Wrong. Morality can be legislated and when it was applied to the instance of business discrimination, it solved the problem. The problem being that businesses cannot simply deny services to African-Americans due solely to race. What were the “more” problems that it created? None that I can see. The same principle applies to gay Americans.

            You cannot have a fair and just society where all people are supposedly created and treated equally, and yet still allow businesses to discriminate against anyone that they want to for any reason.

          • The lucky one

            No, not wrong, we just disagree. You say “it”
            solved the problem but that is your opinion, not a statement of fact. Ask your black or gay friends if they still experience negative discrimination. What stops a bigoted business owner from giving an excuse, other than a bigoted one, why they can’t serve someone? Again I prefer honesty. If a business owner wants to discriminate who they serve, fine state it up front so that I know to take my business elsewhere. We don’t have “a fair and just society”, never have and never will while 1% of the population controls such a disproportionate
            amount of the wealth.

            How does a $135,000 windfall for the gay couple denied a cake (we’re not talking healthcare or other essential service here) contribute towards a fair/just society? Even if we accept the need for the law in question why would the large fine go to the couple? Shouldn’t it go to the municipality? The couple can pursue civil damages if warranted.

          • dtgraham

            It did solve the problem of various public establishments denying service to people just because of their race, religion or sexual orientation. That’s not an opinion. Discrimination will always be with us but that kind of in-your-face overtness can’t be tolerated. You’d have a nation at sectarian war with itself, and there’s a certain level of social cohesion that most societies strive for.

            Who’s against religious freedom generally speaking? Where it becomes a problem is when it starts defining freedom as the ability to single out and victimize this group or that group in the wider public sphere. That’s not acceptable.

          • The lucky one

            I’ll stand by my previous post. The law MAY have reduced the incidence of overt discrimination but has certainly not solved the problem. If you have some solid research to back your opinion please share.
            The religious fanatics are not going to change. Most have not had an original thought since they were children. When enough people speak out in the presence of bigotry and express their disapproval of hateful speech and behavior then we will see the “problem being solved”.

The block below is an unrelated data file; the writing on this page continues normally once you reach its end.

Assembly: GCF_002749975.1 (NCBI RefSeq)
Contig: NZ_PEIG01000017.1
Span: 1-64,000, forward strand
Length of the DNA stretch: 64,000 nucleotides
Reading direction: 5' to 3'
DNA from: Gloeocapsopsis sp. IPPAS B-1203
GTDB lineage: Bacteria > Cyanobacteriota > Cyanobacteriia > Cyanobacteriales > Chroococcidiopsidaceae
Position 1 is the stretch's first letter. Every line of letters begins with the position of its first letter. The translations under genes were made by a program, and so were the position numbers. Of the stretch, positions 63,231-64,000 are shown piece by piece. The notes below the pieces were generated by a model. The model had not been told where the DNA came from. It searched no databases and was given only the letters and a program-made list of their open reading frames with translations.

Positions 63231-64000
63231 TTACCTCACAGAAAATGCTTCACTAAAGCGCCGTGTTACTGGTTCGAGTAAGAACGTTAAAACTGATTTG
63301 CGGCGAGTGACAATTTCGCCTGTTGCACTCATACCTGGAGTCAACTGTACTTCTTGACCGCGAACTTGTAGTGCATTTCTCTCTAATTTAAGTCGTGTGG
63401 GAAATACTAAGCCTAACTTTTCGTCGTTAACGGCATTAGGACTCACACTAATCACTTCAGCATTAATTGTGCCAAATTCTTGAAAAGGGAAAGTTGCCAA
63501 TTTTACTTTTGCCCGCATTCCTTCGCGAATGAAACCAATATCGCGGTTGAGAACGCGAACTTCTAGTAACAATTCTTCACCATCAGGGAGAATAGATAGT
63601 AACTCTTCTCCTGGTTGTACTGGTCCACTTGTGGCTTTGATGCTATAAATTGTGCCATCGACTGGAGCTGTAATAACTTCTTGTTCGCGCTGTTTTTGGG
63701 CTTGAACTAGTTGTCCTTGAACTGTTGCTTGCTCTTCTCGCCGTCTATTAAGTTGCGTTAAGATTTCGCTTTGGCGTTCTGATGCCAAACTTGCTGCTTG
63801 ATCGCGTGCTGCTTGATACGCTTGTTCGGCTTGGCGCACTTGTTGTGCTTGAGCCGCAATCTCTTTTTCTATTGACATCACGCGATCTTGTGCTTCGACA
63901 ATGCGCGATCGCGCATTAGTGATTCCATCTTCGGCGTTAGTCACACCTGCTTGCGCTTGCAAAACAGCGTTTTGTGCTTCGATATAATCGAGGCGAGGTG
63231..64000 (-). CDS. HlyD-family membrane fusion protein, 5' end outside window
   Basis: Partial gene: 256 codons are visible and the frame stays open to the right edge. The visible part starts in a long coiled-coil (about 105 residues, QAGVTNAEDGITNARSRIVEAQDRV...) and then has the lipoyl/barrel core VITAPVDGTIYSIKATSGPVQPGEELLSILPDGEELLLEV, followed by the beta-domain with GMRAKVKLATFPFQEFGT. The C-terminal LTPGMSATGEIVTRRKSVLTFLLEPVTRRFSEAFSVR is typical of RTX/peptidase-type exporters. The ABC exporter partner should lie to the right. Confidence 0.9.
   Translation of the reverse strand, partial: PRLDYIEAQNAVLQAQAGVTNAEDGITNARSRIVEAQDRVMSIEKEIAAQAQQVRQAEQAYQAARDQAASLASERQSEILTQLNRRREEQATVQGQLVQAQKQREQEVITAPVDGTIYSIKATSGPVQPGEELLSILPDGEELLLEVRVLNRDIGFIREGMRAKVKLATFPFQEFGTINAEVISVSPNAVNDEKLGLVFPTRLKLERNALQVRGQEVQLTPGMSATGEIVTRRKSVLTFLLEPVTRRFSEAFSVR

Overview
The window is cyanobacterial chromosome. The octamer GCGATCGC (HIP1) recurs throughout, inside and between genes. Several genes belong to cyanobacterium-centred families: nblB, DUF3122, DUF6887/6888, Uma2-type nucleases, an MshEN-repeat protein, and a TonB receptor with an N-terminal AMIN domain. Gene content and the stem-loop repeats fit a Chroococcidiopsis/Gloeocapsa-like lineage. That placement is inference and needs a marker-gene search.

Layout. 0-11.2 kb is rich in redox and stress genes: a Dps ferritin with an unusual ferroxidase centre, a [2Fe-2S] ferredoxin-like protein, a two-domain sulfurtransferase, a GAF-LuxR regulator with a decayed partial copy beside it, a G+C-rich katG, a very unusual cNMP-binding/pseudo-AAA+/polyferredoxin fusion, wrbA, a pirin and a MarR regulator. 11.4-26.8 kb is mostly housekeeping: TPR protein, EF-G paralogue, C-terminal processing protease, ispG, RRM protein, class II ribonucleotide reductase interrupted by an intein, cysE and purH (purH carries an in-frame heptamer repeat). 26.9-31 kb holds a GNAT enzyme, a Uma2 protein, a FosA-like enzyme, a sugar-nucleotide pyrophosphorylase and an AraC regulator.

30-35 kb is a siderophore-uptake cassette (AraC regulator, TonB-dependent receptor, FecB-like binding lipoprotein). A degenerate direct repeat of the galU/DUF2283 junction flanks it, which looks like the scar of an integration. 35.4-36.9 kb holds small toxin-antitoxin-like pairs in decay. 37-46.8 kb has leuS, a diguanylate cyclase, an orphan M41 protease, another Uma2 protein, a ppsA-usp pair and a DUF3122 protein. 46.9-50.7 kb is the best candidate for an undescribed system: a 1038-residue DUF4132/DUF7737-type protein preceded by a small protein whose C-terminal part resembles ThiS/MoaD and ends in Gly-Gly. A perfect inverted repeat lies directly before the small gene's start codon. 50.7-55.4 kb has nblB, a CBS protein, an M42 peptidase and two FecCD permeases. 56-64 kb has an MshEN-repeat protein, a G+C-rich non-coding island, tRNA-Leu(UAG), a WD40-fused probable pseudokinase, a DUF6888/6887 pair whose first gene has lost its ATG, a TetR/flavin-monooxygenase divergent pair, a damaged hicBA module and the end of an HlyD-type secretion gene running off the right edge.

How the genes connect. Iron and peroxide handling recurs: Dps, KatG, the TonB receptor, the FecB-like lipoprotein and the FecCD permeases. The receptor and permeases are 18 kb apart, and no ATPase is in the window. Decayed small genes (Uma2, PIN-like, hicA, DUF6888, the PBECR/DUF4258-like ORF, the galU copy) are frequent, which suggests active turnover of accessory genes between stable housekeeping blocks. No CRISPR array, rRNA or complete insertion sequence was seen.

• dtgraham

            It would have eliminated overt discrimination. A few may find other ways to not serve a certain race, colour, and so on (if they’re able to and still get away with it) but they’re not going to just come out and tell you that. Not now. That’s what I was getting at.

            Human rights can never be dictated by religious whims because too much appears in religious texts that is antithetical to the modern world, and that’s a credit to the modern world, not the religious texts.

          • whodatbob

            A fair and just society where all people are supposedly created and treated equally is a beautiful theory. You left out an important part, under the law. The law can not discriminate against any one. All must be treated equally.

            The government does not have the right nor the power to prevent any from holding any predejust

          • dtgraham

            That’s what I meant. Under the law. It seems to work in free societies. The government establishes laws that prevent certain groups from being singled out for inferior treatment in the marketplace. The United States is a free society the last time I checked. Many countries in the free world even have hate speech laws outside of the marketplace.

          • whodatbob

            Freedom of Religion is there to prevent our government from forcing one set of moral values on those who believe in another set of moral values.

            This is a clash of moral values. One believes same sex marriage is morally acceptable, the other believes same sex marriage is not.

            The court should not have chosen one over the other.

          • dtgraham

            I suppose it is but I guess it just depends on how far you want to go in forcing your moral values onto others.

            Gay Americans just want to marry the one they love and live their lives the same as anyone else. Their opponents often don’t just want to stop that; they also want to limit their vocations (teacher, scout leader, etc..) and advocate for businesses to be able to deny them service. That’s a different proposition.

            I see it much more as a case for human rights than a clash of moral values. Take a look at the number of countries and jurisdictions around the world that have legalized gay marriage and enshrined human rights for their gay citizens. The U.S. was finding itself increasingly alone on that front until that SCOTUS decision on gay marriage.

          • whodatbob